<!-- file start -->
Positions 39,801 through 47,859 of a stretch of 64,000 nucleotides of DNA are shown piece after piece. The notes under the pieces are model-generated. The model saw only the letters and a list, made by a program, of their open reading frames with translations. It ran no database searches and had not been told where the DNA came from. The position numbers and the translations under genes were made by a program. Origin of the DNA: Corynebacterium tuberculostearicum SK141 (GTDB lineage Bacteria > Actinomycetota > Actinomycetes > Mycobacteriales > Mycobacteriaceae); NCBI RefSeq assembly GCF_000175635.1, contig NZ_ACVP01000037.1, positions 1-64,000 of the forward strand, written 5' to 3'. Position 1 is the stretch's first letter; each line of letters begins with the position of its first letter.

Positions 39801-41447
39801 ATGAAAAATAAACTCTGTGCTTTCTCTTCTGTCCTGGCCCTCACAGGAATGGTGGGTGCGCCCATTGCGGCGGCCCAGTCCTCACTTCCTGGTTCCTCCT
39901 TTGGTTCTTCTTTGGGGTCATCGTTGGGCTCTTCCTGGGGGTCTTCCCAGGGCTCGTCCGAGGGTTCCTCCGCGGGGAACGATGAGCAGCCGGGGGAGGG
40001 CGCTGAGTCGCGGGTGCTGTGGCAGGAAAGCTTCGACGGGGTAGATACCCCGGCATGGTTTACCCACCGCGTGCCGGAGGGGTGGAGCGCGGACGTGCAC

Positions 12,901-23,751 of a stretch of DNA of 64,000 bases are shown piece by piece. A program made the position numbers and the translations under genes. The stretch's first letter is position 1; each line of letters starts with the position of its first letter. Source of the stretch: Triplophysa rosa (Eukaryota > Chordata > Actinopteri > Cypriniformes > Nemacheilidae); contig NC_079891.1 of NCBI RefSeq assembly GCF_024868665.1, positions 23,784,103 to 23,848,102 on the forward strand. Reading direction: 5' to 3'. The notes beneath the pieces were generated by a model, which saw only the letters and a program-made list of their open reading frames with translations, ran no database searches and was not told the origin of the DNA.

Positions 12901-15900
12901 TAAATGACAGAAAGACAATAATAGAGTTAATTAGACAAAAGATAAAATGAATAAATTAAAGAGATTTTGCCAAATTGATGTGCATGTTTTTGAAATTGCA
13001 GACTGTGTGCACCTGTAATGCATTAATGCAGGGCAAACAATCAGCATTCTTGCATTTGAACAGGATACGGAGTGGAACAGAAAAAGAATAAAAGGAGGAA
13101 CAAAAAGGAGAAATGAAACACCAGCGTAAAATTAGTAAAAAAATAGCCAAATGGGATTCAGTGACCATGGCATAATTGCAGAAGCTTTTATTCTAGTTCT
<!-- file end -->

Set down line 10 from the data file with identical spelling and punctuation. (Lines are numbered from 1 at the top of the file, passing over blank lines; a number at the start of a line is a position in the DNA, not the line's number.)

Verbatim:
13101 CAAAAAGGAGAAATGAAACACCAGCGTAAAATTAGTAAAAAAATAGCCAAATGGGATTCAGTGACCATGGCATAATTGCAGAAGCTTTTATTCTAGTTCT